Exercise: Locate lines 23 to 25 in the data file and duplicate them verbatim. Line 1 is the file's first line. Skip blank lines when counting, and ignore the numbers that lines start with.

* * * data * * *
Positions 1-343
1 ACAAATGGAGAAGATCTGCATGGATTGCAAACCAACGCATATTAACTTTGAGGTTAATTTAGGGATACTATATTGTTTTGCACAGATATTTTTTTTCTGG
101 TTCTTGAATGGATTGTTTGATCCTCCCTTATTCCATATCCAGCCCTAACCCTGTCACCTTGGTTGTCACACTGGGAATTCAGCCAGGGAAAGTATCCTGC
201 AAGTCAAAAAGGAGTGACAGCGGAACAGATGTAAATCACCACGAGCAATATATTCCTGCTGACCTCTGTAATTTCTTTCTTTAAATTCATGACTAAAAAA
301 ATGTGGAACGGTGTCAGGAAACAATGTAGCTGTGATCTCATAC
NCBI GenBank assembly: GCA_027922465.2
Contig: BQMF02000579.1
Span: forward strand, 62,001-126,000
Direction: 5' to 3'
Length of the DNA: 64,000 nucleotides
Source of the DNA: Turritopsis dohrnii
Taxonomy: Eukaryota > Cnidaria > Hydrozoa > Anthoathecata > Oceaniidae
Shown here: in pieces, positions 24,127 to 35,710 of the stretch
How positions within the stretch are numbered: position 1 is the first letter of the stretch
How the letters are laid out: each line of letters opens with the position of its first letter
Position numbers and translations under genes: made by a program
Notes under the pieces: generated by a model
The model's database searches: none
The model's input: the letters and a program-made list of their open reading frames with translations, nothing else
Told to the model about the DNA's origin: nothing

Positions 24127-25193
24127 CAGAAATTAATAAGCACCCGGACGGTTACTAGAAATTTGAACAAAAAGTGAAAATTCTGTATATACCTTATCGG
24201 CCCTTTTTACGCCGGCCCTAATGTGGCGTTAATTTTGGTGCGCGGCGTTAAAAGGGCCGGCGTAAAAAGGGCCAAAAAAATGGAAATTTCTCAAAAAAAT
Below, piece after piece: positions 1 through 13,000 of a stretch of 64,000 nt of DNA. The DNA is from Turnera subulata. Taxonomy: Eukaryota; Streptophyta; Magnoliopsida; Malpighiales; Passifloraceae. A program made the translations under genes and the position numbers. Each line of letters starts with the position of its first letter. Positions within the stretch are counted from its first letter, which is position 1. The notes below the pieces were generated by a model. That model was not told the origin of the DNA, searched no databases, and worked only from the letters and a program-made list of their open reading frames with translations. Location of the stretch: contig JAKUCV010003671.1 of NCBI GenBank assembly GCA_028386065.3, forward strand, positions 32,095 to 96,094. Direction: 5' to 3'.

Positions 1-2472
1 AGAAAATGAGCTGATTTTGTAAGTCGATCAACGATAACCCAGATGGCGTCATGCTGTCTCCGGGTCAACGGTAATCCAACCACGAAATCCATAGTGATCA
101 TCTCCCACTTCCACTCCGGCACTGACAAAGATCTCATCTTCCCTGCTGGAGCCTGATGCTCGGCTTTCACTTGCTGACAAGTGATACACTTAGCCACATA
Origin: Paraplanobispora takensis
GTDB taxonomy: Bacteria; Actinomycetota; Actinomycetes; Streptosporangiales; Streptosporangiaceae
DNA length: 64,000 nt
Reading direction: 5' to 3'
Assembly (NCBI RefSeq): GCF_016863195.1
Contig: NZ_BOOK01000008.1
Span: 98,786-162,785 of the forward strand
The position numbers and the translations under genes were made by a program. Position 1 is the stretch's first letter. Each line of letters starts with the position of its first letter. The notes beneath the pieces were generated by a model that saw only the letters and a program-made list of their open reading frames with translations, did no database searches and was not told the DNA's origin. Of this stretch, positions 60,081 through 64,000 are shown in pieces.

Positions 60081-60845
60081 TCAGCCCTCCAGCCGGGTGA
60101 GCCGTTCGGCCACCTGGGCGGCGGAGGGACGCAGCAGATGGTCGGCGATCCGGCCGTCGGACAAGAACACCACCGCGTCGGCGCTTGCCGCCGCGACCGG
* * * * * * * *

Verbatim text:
24201 CCCTTTTTACGCCGGCCCTAATGTGGCGTTAATTTTGGTGCGCGGCGTTAAAAGGGCCGGCGTAAAAAGGGCCAAAAAAATGGAAATTTCTCAAAAAAAT
Below, piece after piece: positions 1 through 13,000 of a stretch of 64,000 nt of DNA. The DNA is from Turnera subulata. Taxonomy: Eukaryota; Streptophyta; Magnoliopsida; Malpighiales; Passifloraceae. A program made the translations under genes and the position numbers. Each line of letters starts with the position of its first letter. Positions within the stretch are counted from its first letter, which is position 1. The notes below the pieces were generated by a model. That model was not told the origin of the DNA, searched no databases, and worked only from the letters and a program-made list of their open reading frames with translations. Location of the stretch: contig JAKUCV010003671.1 of NCBI GenBank assembly GCA_028386065.3, forward strand, positions 32,095 to 96,094. Direction: 5' to 3'.

Positions 1-2472